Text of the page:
Enamel Signs | A Small History
April 12th 2022
Enamel Signs (street jewellery) were originally crafted in the mid 1800’s and were a means of advertising things such as services, food, petrol and other goods. They could be seen in many different applications such as on buildings, trams, railway stations and often streets were lined with each individual building having their own advertising signs.
The first commercial production of enamel signs began in Birmingham when Benjamin Baugh patented the process for producing signage named vitreous enamelling in 1859 at his Salt’s Patent Enamel Works in Bradford Street. The process is a method of fusing porcelain in the form of powdered glass poured onto rolled iron plates (or later steel plates) whereby different layers of colours were added to the initial base coat colour, the lettering intricately hand stencilled. The signs were then heated to an extremely high temperature and as the metal becomes porous it allows the liquid glass to seep into the openings fusing the structure together. This process allows the finished product to be weatherproof, durable, vibrant, and attractive. For that little be extra durability occasionally the signs were enamelled on the rear also.
Pickfords enamel sign sold via our November 21 exhibition at the Art & Antiques For Everyone NEC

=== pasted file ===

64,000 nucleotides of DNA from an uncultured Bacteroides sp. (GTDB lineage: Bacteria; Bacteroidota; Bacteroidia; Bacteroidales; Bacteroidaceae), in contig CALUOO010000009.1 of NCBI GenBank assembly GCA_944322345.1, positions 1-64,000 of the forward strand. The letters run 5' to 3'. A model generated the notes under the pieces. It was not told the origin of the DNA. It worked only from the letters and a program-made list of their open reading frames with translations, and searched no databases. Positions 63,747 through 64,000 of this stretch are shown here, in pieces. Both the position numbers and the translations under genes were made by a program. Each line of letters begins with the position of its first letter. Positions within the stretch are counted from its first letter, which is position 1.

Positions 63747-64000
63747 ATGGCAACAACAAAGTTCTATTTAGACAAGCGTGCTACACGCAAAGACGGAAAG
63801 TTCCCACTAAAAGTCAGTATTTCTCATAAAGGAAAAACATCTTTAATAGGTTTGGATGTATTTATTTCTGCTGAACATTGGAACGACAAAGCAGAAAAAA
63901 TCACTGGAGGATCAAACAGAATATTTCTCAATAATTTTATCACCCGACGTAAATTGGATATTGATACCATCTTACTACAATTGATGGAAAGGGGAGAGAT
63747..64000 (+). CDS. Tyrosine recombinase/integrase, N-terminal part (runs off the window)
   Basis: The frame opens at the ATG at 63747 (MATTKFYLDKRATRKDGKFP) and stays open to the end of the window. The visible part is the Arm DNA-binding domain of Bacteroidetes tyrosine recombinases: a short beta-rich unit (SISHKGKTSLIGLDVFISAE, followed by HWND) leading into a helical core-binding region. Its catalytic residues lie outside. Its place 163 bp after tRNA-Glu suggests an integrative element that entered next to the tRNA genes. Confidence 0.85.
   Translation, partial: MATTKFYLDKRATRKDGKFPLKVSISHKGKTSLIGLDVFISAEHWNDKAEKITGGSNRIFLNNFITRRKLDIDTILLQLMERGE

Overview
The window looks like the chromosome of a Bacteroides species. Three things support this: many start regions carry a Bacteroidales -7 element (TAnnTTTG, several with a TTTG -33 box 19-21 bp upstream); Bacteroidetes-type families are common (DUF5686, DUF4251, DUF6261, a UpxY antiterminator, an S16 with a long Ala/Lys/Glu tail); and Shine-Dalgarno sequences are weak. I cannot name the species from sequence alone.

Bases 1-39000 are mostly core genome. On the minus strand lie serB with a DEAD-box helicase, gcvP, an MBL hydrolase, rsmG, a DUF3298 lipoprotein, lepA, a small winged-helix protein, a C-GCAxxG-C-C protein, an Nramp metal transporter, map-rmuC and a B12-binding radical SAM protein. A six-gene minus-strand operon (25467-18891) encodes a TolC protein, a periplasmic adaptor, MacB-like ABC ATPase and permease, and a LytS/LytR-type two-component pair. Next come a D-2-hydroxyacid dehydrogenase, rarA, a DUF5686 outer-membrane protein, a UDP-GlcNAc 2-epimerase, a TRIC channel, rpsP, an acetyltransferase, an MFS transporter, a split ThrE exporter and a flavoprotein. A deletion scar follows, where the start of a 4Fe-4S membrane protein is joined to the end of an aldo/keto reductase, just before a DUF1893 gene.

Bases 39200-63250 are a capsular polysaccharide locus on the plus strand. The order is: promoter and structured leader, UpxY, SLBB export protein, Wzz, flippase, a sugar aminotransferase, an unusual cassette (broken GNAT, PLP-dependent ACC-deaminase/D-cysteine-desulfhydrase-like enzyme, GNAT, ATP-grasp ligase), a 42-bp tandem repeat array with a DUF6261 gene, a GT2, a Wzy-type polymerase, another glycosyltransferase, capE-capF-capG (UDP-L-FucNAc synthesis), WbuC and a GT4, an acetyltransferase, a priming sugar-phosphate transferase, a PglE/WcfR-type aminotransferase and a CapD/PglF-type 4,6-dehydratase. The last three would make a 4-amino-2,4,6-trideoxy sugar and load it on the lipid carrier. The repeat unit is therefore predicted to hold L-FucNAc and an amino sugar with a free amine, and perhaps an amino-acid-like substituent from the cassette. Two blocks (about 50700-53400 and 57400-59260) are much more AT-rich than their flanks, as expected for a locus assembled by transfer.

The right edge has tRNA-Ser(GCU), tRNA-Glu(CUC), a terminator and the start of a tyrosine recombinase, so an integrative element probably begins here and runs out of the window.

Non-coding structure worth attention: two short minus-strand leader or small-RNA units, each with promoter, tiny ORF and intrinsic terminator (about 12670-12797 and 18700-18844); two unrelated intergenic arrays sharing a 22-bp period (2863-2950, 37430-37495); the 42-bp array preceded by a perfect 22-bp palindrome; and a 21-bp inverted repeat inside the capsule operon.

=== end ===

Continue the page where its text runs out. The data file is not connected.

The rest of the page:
Into the late 19th century, the industrial heartlands of the midlands became a hub of enterprising producers who were manufacturing signs in their thousands. With approximately 15 manufactures including Imperial Enamel, Stocal Enamels Ltd of Burton, JA Jordan & Sons Ltd and the Falkirk Iron Company many faded away as quick as they appeared making some signs significantly more collectable than others. Moving through to the early 20th century and a mass influx of transportation and the growing presence of motor cars meant that businesses and retailers required better branding and better advertising. Competition meant that one sign always had to be better than the next with eye-catching visuals and simplistic designs. Today there is a huge collector’s market for signs as well as market for interior decorators as popping wall décor, people from all ages can enjoy the pieces whether it be for sentimental values, that trip down memory lane or for a new modern house to give it some colour and a focal point. A truly future proof piece of advertising.